Tuesday, July 31, 2007
This is Handsome, our two y.o. Flemish mixed breed buck bought for $5. He is quiet, eats almost anything I throw at him such as garden weeds along with his rabbit feed.
Right now he is giving me the look since I had actually touched his lady Chocolate. The look says "You know better".
Come winter I set up my portable greenhouse moving their pen in. They both sleep in a big hay filled nest box.
The plan is two or three times a year Handsome jumps the fence and has a tryst with our meat rabbits does.
The after about 16 weeks the results are sent to freezer camp.
Rabbit isn't our primary meat source on our menu so we don't grow more than say 10 fryers of 5 lbs. weight a year. Often it's less than that which is fine for now.
Raising meat rabbits is more or less a two fold benefit on our urban homestead.
First is the bunny poop which is the greatest manure ever since there is no need to age the poop before application. Here is a nice site http://www.rabbitfarming.com/manure.htm
Better garden production = more harvest = less $ spent on food = extra income.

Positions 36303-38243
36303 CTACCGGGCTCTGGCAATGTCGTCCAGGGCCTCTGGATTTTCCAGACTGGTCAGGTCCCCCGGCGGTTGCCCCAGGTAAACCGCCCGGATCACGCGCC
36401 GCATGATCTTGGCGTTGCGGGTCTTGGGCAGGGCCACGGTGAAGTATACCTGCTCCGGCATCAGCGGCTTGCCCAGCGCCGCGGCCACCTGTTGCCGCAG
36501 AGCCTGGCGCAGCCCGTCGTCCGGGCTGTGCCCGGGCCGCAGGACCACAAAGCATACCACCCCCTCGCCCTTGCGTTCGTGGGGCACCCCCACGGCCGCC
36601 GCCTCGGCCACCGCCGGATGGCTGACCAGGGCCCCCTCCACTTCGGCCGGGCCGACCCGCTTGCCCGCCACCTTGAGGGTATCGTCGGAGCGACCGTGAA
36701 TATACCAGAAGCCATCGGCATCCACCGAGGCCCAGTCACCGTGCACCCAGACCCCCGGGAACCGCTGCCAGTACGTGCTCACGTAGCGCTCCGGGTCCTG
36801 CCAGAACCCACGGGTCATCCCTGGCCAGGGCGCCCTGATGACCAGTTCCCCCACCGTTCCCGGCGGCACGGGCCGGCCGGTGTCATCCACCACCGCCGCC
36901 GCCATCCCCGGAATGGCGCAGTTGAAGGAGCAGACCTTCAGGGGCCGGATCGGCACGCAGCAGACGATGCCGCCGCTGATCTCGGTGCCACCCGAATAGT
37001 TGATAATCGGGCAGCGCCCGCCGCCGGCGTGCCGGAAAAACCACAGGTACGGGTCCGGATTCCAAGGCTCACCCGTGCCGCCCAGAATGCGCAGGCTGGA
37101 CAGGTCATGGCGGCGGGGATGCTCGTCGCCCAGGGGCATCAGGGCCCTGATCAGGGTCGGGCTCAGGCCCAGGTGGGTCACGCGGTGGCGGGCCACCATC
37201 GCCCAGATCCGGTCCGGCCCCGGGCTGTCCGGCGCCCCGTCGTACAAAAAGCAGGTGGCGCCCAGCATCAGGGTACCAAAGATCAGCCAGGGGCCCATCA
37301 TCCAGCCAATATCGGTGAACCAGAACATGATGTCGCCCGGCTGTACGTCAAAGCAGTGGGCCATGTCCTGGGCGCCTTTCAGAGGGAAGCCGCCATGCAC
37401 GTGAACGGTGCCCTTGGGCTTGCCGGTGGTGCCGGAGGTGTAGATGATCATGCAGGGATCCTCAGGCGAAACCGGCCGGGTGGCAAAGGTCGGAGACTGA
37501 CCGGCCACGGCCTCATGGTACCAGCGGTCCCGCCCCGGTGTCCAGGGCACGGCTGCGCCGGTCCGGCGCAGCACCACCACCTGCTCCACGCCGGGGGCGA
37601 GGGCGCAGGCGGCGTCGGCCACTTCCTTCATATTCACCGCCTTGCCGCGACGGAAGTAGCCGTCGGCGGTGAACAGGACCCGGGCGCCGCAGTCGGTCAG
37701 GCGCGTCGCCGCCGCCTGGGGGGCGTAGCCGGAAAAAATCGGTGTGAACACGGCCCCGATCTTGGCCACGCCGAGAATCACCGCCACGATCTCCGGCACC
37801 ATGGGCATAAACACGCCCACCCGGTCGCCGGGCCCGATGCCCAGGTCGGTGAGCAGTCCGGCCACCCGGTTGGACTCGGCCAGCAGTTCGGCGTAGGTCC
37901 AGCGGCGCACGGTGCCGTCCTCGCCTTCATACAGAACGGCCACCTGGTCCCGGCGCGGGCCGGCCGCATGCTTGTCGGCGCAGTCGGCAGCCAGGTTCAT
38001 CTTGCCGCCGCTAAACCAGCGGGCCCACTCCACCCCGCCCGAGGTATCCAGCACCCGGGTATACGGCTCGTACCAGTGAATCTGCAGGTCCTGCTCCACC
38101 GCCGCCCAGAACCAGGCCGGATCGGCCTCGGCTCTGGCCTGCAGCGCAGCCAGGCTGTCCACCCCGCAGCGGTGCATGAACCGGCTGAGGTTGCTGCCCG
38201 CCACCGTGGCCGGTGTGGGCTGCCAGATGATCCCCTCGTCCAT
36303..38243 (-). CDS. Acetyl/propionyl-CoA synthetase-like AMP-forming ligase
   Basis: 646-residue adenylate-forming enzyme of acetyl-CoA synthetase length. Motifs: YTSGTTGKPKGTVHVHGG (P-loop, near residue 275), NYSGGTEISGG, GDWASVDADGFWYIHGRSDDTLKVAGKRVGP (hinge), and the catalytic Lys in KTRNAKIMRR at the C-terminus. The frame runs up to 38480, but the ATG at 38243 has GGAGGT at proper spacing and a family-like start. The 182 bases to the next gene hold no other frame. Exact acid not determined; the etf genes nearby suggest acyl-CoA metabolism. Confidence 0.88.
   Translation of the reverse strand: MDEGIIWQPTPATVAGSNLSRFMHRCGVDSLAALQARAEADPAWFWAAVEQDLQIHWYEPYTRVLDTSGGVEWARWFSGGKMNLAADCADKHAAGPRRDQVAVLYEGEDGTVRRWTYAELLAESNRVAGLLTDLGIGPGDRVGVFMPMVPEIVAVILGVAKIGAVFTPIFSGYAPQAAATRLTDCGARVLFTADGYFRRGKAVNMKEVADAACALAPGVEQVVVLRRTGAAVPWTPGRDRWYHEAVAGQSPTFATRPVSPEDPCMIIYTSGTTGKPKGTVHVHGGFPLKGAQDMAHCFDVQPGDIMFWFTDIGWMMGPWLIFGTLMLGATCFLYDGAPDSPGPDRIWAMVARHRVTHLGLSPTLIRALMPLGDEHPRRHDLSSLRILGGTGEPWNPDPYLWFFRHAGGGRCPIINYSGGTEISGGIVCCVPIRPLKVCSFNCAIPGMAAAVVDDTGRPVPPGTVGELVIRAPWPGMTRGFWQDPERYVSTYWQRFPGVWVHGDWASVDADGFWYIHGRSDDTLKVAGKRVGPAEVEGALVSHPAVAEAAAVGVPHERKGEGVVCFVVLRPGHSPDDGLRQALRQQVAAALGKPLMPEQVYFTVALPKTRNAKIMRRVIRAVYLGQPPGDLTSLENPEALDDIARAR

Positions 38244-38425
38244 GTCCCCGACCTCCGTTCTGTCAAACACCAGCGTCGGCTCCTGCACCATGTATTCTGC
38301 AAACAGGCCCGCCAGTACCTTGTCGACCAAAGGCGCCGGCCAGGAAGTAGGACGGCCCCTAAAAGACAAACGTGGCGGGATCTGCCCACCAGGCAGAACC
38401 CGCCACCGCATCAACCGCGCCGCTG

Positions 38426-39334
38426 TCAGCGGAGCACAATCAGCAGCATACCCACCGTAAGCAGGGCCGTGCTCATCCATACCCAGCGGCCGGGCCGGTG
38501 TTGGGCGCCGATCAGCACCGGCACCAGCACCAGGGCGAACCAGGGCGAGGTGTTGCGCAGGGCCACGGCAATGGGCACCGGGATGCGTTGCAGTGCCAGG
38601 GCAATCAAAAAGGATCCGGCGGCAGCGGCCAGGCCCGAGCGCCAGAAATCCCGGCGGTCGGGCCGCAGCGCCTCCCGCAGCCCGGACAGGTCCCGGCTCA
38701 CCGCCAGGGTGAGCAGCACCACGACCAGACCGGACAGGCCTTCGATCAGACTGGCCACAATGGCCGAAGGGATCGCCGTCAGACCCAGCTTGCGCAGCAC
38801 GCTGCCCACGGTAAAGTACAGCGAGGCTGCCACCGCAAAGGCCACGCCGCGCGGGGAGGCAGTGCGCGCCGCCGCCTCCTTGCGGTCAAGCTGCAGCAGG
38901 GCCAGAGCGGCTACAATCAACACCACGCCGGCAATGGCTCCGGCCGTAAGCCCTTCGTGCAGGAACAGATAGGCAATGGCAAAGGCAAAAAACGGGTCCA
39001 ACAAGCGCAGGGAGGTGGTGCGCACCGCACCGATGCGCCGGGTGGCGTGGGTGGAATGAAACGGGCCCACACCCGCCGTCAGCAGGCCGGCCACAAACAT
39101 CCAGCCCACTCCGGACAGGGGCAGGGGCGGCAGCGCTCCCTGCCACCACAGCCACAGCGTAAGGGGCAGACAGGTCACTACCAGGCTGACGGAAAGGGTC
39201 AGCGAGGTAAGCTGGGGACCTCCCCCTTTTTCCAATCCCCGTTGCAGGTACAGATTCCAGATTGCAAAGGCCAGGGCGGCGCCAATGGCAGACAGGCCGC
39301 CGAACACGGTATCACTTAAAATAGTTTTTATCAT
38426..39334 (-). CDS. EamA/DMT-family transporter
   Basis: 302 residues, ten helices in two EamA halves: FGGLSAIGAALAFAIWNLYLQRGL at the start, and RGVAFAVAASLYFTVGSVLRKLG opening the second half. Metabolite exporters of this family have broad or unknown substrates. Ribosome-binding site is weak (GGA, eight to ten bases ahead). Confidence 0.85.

Second is that raising this type of meat is very do able both in cost & location wise.
Can't buy a beef cattle for under $25 and pasture it in your backyard.
So if the worst case scenario does happen be it a version of Red Dawn or simply that money is tight we can still eat.
Rabbit is good eating. Delicate white meat that can be cooked anyway you would chicken.
I can directly control what my rabbits eat.
Resulting in a healthy meat that isn't laced with hormones or antibiotics. Or jammed pack with preservatives.
The care & welfare of my livestock wasn't trusted to a multinational company who's bottom line will always be profit, think pet food or peanut butter. Or the latest- Sara Lee products.
Good site on raising backyard rabbits http://www.rudolphsrabbitranch.com/rrr.htm
~~ pelenaka ~~
I said, "ARE YOU LOOKING AT ME"!
This is Chocolate a pig who is after a year the common law pen mate to my Flemish mixed breed rabbit, Handsome.
What can we say it works for them.
He protects and warms her on cold winter nights in their nest box and she signals for more food with a glass shattering squeal.
Chocolate came to us about six months old from a home that had two big dogs. Her cage was on a small table in a dark hallway. She was a bundle of nerves to say the least. She isn't real social, dislikes being held, but will take feed from your hand now.
Last time she was weighed she came in just under a bit over a pound.